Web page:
festivals' columbus, ohio they used the money to buy an underwater machinery. host: and in the kansas city, they purchased in bomb detection -- a bomb detection robots despite already having two. it sat largely unused and was brought back on line are high schoolers. let's go to our first caller. from the breezy and appeared -- from louisiana. caller: the u.s. territories, do they applied to them guest: they apply to all of federated territories as well. in some areas, there are statutory minimum amounts that have to be provided to those territories. host: if you like to join the conversation and talked to david maurer about a homeland security grants to states, here are the numbers to call. what formula did the grant programs follow went looking to get out the money? what do they have to do? guest: it varies from program to program, but generally speaking, as a first cut, dhs takes into consideration the risk. in other words, it wants to provide the money more toward portions of the country where there is a greater risk of attack or natural disaster. secondly, we look at capabilities. how
in america were. the designer of washington's city, there was a competition and he submitted a design for a palace. it was not particularly awe- inspiring. in 1821, a european diplomat told congress it was neither a large nor awe-inspiring. he said the building served its purpose. if it was more elegant, perhaps some president would be inclined to be its permanent resident. >> a photo credit has gathered a few of her favorite white house photos. you can watch sunday evening on 7:30 p.m. eastern on c-span3. >> my inspiration was the idea that wanted to explain how it happened. istook taylor we know the main events from our point of view. what wanted to do was show from a different angle, from the ground up what it felt like to be one of the people who were subjected to this system and how did people make choices int hat system. one of the things that has happened is the region that we used to call eastern europe has become very differentiated. these countries no longer have much in common with one another. >> more with a pulitzer prize winner on life in soviet east germany, poland, and
over 40 schools in new york city that are destroyed, mostly by the water. roads, bridges, you name it. the devastation is everywhere, it is wide, it is deep. and so with this kind of devastation, even a large area like new york cannot handle it on its own. and fortunately, mr. president, we've had a wisdom here in this government for close to a century, and that is when nature strikes, when the hand of god comes down on earth and creates the kind of damage that man can't comprehend, that no locality can handle it on its own, and so the federal government steps in. which means the country as a whole steps in. and when there were hurricanes in louisiana and mississippi, the whole country stepped in. we said we know this is too much for to you handle alone. when there were forest fires out west, the whole country stepped in saying we know you can't handle this kind of devastation on your own. when there was flooding in the missouri and mississippi valleys, the same. the federal government came in. and we in new york, hundreds of millions, probably over the decades, billions of our tax do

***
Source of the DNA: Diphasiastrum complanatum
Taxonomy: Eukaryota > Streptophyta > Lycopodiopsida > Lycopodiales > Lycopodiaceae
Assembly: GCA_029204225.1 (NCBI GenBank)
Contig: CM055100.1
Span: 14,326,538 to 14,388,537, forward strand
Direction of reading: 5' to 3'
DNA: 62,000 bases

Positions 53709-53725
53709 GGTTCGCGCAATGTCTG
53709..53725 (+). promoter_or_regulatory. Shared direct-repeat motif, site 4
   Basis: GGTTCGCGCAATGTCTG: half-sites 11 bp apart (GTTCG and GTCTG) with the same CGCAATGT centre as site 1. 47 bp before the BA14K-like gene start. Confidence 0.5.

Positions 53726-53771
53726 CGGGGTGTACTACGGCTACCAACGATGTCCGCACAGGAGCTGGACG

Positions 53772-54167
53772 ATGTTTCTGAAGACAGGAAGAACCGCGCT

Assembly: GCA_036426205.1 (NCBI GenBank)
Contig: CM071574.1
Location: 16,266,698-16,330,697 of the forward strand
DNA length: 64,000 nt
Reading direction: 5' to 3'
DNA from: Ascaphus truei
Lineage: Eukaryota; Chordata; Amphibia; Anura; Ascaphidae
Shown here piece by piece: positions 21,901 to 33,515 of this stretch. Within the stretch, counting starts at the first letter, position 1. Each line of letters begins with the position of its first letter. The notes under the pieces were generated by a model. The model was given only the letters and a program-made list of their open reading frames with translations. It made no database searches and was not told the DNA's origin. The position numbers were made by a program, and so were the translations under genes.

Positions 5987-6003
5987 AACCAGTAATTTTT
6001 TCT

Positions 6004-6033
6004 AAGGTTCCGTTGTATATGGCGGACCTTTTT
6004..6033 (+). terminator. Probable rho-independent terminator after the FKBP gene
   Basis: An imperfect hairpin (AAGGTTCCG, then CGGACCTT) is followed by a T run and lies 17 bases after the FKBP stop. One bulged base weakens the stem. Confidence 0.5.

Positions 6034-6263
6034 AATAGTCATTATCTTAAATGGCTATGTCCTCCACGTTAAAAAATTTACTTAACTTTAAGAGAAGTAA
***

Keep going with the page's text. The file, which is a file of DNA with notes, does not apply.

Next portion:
. there was a sharia court in the city. these are basically consider it. >> civilian councils are trying. civilian councils are trying to wrestle more and more control from the fsa. the relationship as cooperative. in large depends on whether or not it meet that. i was able to meet with the commanders. i met with the supporters. not 10[inaudible] are either criminals gangs trying to take care of the chaos or the small extreme group that is well funded. majority are severly under funded. i met to the brigade commander with not enough food to go around. there's also that aspect but who is funded and who is not. they're trying to portray themselves as the ones that are leading the fighting in aleppo. they immediately rejected the coalition. this was reported. i got in touch with the commanders. the main fighting group in a lot of but of a video. they do not represent us. they said we recognize the council. i think of them as moderates. even their experience and food shortages. this is very well funded. this logic depends on whether 0% can receive reports. >> right now and maybe the case that people i